Malware: Virus vs Worm vs Trojan vs Ransomware vs Spyware

infected computer

The term “virus” has become a generic way of describing what is otherwise known as malware. Malware, short for malicious software, is a category of software developed for malicious purposes. It is intended to cause damage, loss of access to information and programs, or theft. Calling malware a virus is often a misnomer.  A virus is only one specific type of malware. They fall into several different categories, each having unique characteristics.

Viruses and worms are unique from other malware in that they are able to self-propagate.  That is to say they have the ability to make copies of themselves. They do this to either attempt to infect other systems or to embed themselves more securely into an infected system. Both are capable of performing the same kinds of malicious tasks.

Virus

Much like an actual virus relies on the infection of host cells in a body, a computer virus relies on host software. A computer virus cannot run on its own. Instead, it injects itself into host application, usually by replacing core files with itself. When the infected application runs, the virus becomes active and executes its malicious code. When someone using an infected computer shares infected files with others, the virus spreads.

As a measure to disguise the existence and location of the virus, infected applications usually continue to function as expected.  On occasion, some viruses may completely overwrite the host application, leaving only itself in its place.  In many cases, there may be few obvious indications of infection.

Worm

Worms, unlike viruses, do not depend on host applications or people to spread and cause damage. A worm is a self-contained application capable of running independent of any other software. They can install and run all on their own. Worms can produce copies of themselves, seek out other systems, and transfer themselves to infect the other systems.  They do so without any human interaction.

Ransomware

Ransomware is a class of malware that is described by how it impacts an infected system. Its purpose is to deny access to files, programs, or entire systems. Typical ransomware encrypts its target, making files, folders, or hard drives inaccessible. Most ransomware prompts the user with a demand for payment in exchange for the key to unlocking the encrypted files.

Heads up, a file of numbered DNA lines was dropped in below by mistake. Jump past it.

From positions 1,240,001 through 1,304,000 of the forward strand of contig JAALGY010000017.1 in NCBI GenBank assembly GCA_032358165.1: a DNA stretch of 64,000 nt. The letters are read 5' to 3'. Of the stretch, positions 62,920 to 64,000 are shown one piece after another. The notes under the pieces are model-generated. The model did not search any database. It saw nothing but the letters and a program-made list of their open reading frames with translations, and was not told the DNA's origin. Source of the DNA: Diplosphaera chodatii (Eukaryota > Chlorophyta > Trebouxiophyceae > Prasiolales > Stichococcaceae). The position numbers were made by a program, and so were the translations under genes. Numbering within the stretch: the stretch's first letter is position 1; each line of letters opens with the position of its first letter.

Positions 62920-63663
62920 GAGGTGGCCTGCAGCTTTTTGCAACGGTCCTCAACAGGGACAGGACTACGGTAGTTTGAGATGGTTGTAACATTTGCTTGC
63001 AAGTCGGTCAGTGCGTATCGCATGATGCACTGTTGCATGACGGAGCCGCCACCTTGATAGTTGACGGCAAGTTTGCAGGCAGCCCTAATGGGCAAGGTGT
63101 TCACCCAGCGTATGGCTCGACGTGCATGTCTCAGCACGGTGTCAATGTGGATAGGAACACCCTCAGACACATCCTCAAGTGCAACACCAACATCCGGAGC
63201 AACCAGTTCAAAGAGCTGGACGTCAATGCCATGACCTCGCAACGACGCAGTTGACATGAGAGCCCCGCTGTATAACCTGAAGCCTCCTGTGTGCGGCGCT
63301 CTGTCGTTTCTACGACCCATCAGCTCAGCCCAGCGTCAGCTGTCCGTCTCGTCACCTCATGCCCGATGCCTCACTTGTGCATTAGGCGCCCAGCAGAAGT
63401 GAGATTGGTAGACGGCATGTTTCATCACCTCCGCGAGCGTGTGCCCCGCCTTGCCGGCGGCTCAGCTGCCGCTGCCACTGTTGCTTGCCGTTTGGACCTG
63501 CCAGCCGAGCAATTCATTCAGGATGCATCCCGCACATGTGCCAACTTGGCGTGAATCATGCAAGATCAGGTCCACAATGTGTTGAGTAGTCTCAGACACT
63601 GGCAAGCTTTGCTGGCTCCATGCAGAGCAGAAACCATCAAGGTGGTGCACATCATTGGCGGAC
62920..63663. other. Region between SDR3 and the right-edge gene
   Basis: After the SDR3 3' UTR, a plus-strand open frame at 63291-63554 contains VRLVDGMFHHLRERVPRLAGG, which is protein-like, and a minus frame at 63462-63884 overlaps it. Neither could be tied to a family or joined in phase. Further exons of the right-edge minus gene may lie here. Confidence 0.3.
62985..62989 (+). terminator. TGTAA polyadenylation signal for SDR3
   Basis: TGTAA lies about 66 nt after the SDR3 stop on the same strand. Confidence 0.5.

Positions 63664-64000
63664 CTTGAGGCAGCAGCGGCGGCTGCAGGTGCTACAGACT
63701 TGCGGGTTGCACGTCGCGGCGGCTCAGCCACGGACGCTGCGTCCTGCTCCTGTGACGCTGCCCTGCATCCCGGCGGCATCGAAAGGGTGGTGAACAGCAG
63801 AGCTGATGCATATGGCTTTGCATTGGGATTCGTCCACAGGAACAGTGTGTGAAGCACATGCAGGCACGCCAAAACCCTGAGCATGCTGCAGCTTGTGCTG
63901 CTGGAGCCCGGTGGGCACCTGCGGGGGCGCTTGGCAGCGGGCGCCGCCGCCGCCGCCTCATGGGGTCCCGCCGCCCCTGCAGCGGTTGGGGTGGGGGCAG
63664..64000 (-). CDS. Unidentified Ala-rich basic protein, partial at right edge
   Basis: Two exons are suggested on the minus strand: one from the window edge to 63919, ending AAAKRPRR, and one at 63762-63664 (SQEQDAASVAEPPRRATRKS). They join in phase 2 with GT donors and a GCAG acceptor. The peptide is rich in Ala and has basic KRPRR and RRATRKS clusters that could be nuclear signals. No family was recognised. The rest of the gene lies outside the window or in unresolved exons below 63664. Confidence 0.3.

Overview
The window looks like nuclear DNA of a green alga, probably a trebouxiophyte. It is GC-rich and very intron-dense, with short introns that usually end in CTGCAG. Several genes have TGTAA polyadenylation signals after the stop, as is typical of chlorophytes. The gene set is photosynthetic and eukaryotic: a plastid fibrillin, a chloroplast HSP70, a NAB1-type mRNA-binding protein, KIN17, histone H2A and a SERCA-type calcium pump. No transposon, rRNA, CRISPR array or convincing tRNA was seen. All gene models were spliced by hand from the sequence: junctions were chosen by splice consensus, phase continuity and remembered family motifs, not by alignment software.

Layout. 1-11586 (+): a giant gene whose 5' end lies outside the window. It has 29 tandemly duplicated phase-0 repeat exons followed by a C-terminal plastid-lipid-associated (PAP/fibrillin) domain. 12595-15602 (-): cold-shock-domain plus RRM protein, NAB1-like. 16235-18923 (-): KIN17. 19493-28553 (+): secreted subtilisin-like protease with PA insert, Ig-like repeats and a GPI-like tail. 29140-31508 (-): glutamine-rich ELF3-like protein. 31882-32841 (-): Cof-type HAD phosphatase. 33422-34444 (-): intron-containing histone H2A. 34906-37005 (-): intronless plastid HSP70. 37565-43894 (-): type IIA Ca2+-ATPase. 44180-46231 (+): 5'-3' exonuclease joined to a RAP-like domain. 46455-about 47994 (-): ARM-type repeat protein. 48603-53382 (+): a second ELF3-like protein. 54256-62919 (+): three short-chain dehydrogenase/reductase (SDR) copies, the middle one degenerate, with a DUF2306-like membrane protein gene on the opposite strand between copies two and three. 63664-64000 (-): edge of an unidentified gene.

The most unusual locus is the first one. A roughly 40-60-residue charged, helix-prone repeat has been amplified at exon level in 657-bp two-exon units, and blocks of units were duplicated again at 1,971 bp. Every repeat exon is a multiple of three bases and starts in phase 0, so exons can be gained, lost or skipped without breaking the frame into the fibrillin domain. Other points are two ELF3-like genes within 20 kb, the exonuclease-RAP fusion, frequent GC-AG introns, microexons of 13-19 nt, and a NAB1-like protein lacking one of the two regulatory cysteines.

There are numerous variations of ransomware. Some are viruses, infecting application files and depending on human file sharing activities to spread. Other versions are worms that self-propagate and wreak havoc on entire networks without any human interaction.

Trojan horse

The Trojan horse takes its name from Greek history. It is nothing but a container disguised as something desirable. Trojan horses are malicious software, but they do not have their own “payload”. They are instead used to deliver other malicious programs onto systems. Typically a virus or a worm.

Crafty malicious programmers develop Trojan horses to look like legitimate files or programs. They can appear to be software installers for desirable games or simply appear to be an music or movie. Trojan horses are most commonly spread through file-sharing sites and applications like Pirate Bay or Limewire. Users download a file, thinking they are getting a free copy of the latest version of Adobe Photoshop and inadvertently install malware onto their computer.

Spyware

Spyware stands alone as a unique category of malware. The purpose of spyware is to record a user’s activities on a computer and report it to somewhere else. Spyware can be simple key-loggers that recording every keystroke, they can report on Internet browsing activities, or can even be programs that provide remote access to cameras and microphones attached to the infected computer.

While some versions of spyware are viruses and worms, many are not. There is an entire gray market (see shady) for spyware that anyone can purchase and intentionally install on their own computer.  People do this to track activities of their spouses, children, or other’s who might share the same computer.  It should not go without warning that the intentional use of spyware carries serious risk of legal issues due to potential violations of individual rights to privacy.

About Dustin Wilson

I have been working professionally in Cybersecurity since 2011. I earned my A.A.S. in Computer Science, a B.S. in Cybersecurity, and am currently working on a M.S. in Cybersecurity. Prior to working in this field, I was a computer programmer for nine years.

View all posts by Dustin Wilson →

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